T.S. Eliot ~ words for moving from the old year to a new one


via |n|otabilia 0664 ⁂ T. S. Eliot

Last season’s fruit is eaten
And the fullfed beast shall kick the empty pail.
For last year’s words belong to last year’s language
And next year’s words await another voice.

—T. S. Eliot
—from “Little Gidding”
—found in Four Quartets (1943)

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Hidden behind community tables and surrounded by food stalls, produce, textiles, and artesania, is a wall of murals at the newest location of the Pochote Xochimilco Mercado Orgánico y Artesanal. This incarnation of the Pochote Organic and Artisan Market is located in Colonia Reforma at Calle Almendros #417 (between Manuel Ruiz and Heroico Colegio Militar) […]

via Collage of murals — View From Casita Colibrí

Collage of #murals — View From Casita Colibrí

Audrey Lechuga: Retrospective Exhibition


The Orphanage

The Orphanage, 300 S. Main Street, Yuma, Colorado, and Lu’s Gallery will co-host a six week-long exhibition of the art of Audrey Lechuga.  The exhibition runs from October 19-December 1.  There will be an opening reception, October 19th from 4-7 pm, to correspond with the Yuma Art League show at the Yuma Presbyterian Church.Postcard

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|n|otabilia 0618 ⁂ Albert Camus (translated by Justin O’Brien)


Then Sisyphus watches the stone rush down in a few moments toward that lower world whence he will have to push it up again toward the summit. He goes back down to the plain.

It is during that return, that pause, that Sisyphus interests me. A face that toils so close to stones is already stone itself! I see that man going back down with a heavy yet measured step toward the torment of which he will never know the end. That hour like a breathing-space which returns as surely as his suffering, that is the hour of consciousness. At each of those moments when he leaves the heights and gradually sinks toward the lairs of the gods, he is superior to his fate. He is stronger than his rock.

If this myth is tragic, that is because its hero is conscious. Where would his torture be, indeed, if at every step the hope of succeeding upheld him? The workman of today works every day in his life at the same tasks, and this fate is no less absurd. But it is tragic only at the rare moments when it becomes conscious. Sisyphus, proletarian of the gods, powerless and rebellious, knows the whole extent of his wretched condition: it is what he thinks of during his descent. The lucidity that was to constitute his torture at the same time crowns his victory. There is no fate that cannot be surmounted by scorn.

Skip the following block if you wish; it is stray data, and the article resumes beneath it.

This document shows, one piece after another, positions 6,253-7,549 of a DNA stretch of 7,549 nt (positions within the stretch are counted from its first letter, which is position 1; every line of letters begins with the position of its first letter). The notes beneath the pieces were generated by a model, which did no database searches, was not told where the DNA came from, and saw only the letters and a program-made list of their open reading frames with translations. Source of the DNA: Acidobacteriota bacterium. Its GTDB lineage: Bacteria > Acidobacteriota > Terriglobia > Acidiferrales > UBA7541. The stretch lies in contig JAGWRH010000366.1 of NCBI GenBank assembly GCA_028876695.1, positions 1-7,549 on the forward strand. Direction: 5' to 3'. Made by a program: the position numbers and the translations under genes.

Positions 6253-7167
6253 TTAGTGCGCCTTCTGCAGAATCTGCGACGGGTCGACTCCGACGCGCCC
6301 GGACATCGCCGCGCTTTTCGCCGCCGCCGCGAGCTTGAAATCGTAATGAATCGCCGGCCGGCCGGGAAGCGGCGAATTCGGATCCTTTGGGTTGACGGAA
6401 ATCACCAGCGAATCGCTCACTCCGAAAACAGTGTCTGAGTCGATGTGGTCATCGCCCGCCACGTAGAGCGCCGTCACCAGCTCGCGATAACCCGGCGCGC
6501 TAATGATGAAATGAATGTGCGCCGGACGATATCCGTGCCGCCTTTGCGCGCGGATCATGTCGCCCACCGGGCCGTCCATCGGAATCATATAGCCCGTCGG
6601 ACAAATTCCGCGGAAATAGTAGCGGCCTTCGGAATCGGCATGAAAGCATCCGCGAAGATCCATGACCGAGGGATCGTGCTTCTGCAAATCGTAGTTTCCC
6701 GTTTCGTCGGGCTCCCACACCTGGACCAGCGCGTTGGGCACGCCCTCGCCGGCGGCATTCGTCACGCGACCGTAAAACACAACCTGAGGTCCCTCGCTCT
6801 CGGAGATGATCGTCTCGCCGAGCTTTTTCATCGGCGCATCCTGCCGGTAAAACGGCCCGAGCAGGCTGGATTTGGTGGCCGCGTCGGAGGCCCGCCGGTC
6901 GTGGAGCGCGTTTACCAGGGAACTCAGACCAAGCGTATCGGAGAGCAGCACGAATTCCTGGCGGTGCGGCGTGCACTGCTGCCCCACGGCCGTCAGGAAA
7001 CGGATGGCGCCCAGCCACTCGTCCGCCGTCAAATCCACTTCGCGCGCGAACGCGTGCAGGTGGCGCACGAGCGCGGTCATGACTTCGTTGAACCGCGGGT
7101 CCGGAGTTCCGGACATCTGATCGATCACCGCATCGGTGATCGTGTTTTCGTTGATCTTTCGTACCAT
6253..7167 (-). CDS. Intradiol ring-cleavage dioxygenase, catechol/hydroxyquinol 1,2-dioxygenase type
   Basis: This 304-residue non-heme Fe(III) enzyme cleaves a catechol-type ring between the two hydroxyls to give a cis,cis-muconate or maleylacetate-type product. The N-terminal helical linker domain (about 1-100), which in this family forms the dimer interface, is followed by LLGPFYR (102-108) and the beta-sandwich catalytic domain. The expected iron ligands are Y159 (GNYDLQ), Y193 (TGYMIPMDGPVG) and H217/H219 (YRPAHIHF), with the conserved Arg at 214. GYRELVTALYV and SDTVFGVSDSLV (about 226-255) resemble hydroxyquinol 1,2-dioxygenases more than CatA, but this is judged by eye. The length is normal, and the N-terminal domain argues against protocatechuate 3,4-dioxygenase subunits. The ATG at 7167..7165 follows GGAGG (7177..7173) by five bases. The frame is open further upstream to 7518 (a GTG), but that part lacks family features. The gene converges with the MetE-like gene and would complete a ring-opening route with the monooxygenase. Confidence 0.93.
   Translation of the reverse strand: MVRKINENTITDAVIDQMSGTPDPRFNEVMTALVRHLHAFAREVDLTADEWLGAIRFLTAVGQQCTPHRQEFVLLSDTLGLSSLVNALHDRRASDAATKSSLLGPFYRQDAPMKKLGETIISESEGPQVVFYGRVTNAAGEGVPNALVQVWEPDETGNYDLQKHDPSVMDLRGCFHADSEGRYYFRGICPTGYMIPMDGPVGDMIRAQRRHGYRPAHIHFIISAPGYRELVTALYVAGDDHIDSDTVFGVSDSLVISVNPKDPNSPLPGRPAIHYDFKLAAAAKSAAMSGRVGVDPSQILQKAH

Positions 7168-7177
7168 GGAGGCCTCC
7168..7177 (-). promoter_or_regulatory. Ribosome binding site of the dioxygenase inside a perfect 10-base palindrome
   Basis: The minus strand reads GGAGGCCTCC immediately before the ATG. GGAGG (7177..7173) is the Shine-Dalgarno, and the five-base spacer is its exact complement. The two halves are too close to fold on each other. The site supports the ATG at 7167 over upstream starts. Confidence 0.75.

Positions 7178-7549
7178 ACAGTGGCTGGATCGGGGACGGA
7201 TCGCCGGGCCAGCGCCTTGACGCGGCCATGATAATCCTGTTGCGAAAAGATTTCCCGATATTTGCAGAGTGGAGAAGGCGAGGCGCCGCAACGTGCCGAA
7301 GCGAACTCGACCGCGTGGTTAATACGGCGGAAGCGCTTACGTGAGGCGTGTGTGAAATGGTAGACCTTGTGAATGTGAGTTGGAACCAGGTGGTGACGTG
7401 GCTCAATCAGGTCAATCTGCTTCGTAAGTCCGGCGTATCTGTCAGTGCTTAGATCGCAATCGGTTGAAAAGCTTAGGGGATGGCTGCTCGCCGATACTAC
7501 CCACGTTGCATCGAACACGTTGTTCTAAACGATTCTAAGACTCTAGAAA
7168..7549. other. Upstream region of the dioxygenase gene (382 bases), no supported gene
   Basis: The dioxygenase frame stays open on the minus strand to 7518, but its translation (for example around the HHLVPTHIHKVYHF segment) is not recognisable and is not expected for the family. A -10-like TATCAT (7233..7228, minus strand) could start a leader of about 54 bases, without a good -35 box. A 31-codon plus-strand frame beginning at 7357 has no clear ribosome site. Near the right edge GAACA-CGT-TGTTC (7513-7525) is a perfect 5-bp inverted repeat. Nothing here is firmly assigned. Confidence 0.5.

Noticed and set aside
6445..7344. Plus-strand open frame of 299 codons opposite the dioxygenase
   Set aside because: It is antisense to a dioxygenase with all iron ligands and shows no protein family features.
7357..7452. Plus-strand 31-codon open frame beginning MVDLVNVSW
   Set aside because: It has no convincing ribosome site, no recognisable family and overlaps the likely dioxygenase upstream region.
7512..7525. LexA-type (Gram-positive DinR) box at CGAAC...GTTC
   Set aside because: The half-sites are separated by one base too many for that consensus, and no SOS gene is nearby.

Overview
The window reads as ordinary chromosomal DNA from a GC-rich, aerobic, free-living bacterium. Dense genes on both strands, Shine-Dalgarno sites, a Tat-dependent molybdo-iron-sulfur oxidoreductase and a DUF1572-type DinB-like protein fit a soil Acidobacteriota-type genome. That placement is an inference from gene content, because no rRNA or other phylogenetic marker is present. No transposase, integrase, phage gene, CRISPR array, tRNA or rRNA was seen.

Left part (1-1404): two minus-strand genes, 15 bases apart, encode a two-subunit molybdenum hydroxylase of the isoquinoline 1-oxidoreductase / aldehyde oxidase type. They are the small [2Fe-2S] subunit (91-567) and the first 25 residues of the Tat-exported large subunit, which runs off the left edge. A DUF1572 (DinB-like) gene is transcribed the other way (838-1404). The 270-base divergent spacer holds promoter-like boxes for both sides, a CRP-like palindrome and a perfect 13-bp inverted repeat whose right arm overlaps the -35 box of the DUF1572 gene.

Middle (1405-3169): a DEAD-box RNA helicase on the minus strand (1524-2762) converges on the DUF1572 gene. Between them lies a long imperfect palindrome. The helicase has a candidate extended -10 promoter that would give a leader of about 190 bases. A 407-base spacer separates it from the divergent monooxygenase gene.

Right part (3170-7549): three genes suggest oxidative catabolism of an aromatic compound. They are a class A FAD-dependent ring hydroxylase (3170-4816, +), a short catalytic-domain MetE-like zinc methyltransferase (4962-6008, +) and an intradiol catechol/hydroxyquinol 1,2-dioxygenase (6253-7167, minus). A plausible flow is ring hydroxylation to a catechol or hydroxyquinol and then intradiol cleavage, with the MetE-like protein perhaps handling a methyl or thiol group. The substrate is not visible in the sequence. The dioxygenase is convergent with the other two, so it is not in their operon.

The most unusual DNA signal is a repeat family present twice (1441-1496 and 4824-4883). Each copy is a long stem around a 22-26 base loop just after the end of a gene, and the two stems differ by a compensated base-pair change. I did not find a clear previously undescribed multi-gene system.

—Albert Camus (translated by Justin O’Brien)
—from “The Myth of Sisyphus”
—found in The Myth of Sisyphus and Other Essays (1942; this translation 1955)

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Every day, 365 days a year, like a sparkling word machine, we send a single carefully chosen short poem, flash fiction, prose poem, interesting list, provocative quotation, or brief excerpt from a book or letter. A kind of commonplace book, one day at time, direct to your inbox.

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|n|otabilia 0560 ⁂ Jay Parini…why #poetry matters


…adieu National Poetry Month until next year. Intermittent #poetrybombing ongoing…

For most of us, there is only the unattended Moment,
the moment in and out of time,
The distraction fit, lost in a shaft of sunlight,
The wild thyme unseen, or the winter lightning
Or the waterfall, or music heard so deeply
That it is not heard at all, but you are the music
While the music lasts.

[T.S. Eliot]

Poetry matters because it provides this music, which at its best is heard so deeply that it approximates silence. Poetry matters because it serves up the substance of our lives, and becomes more than a mere articulation of experience—although that articulation alone is part of its usefulness. Its adequacy to experience, in fact, is profound and lasting in the many different ways I have suggested in this book. Mainly, it allows us to see ourselves freshly and keenly. It makes the invisible world visible. It transforms our politics by enhancing our ability to make comparisons and draw distinctions. It reanimates nature for us, connecting spirit and matter. It draws us more deeply into conversation with the traditions that we feed off, modify, and extend. In the end, it brings us closer to God, however we define that term. It provides, in some cases, a reason for life itself. “How gladly with proper words the soldier dies,” writes Stevens, “If he must, or lives on the bread of faithful speech.”